We welcome Rice faculty and instructors who want to teach a FWIS or workshop to share their expertise with our students. We welcome your participation in the First-year Writing-Intensive Seminar (FWIS) program. FWIS affords you a unique opportunity to introduce first-year students to interesting questions or problems in your field of study, to support their transition to college-level writing and speaking, and to shape their early experiences at Rice.
- Design your own syllabus and assignments to achieve FWIS learning objectives
- Small Enrollment
FWIS courses are capped at 16 first-year students to facilitate relationships between students and faculty, to encourage small group discussion, and to provide students with substantive feedback on their writing, speaking, and visual communication.
Training and Support
- Participate in a week-long communication pedagogy seminar for first-time FWIS instructors.
- Meet individually with the PWC's professional staff to get advice about working with first-year students, constructing a FWIS course syllabus, or designing communication assignments.
- Attend occasional FWIS workshops on special topics such as "Giving Feedback on Writing" or "Working with Second Language Writers."
- Join the FWIS community and share what you learn about teaching a communication-intensive course with colleagues from across campus.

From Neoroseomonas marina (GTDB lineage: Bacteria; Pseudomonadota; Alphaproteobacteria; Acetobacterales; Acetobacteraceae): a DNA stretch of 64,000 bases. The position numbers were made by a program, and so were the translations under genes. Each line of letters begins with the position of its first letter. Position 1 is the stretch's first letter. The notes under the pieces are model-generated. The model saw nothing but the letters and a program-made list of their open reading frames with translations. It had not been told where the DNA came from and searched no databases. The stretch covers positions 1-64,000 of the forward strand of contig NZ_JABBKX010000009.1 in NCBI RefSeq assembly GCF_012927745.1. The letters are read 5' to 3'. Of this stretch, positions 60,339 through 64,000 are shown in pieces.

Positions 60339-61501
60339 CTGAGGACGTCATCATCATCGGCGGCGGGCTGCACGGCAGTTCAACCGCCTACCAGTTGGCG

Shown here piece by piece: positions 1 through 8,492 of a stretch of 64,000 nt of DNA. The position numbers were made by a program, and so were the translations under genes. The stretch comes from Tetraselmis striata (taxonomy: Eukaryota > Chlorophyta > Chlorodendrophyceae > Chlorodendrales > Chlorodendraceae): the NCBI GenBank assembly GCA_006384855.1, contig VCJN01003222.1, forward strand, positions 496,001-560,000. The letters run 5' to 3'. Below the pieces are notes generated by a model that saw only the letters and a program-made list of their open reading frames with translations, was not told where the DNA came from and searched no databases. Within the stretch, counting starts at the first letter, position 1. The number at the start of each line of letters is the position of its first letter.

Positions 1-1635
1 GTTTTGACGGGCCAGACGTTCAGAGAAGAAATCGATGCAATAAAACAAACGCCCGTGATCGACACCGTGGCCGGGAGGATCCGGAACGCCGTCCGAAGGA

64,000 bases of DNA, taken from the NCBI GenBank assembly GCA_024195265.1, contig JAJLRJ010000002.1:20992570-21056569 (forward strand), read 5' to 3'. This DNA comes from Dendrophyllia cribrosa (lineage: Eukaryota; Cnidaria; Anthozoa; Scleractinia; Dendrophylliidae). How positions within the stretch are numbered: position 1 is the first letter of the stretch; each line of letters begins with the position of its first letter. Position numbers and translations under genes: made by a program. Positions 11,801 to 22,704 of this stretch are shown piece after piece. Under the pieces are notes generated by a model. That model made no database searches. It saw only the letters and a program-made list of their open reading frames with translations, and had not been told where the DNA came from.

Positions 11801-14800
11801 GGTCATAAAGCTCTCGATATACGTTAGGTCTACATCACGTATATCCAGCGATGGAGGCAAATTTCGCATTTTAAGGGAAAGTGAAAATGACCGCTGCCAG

- Tenured and tenure-track faculty may choose between a PWC-trained TA, a $3000 research stipend, or a $3000 honorarium.
- There is also a modest stipend for attending the pedagogy training seminar.
STEP 1: DESIGN YOUR FWIS
A FWIS is a content-based, three credit-hour seminar that may focus on any academic topic. However, writing and communication pedagogy must play a significant role in the assignments and grading. Instructors design their own syllabi and assignments based on the FWIS learning goals.
At the discretion of individual departments, FWIS courses may count toward major requirements.
STEP 2: PROPOSE YOUR FWIS
- Write a two to three-paragraph description of your proposed topic.
- Define course goals related to the content.
- Review the FWIS learning objectives and explain how your FWIS will be communication intensive.
- Briefly describe communication assignments.
- List examples of readings.
- Indicate scheduling preference (e.g., MWF 10:00-10:50, Fall 2019).
- Choose incentive.
- Request your chair’s approval.
- Submit to Shar'-Lin Anderson, the Program Manager of the Program in Writing and Communication.
The following sample proposals may help in crafting your own.
- Managing and Resolving International Conflicts
(Ashley Leeds, Political Science)
- Nutritional Supplements: Real Remedies or Shady Science?
(Mary Purugganan, Natural Science)
- The Immigrant Experience in 20th and 21st Century American Fiction
(Elizabeth Festa, PWC)
If you have questions about the FWIS program or would like to discuss your ideas for a course proposal, contact Dr. David Messmer, Director of the FWIS Program.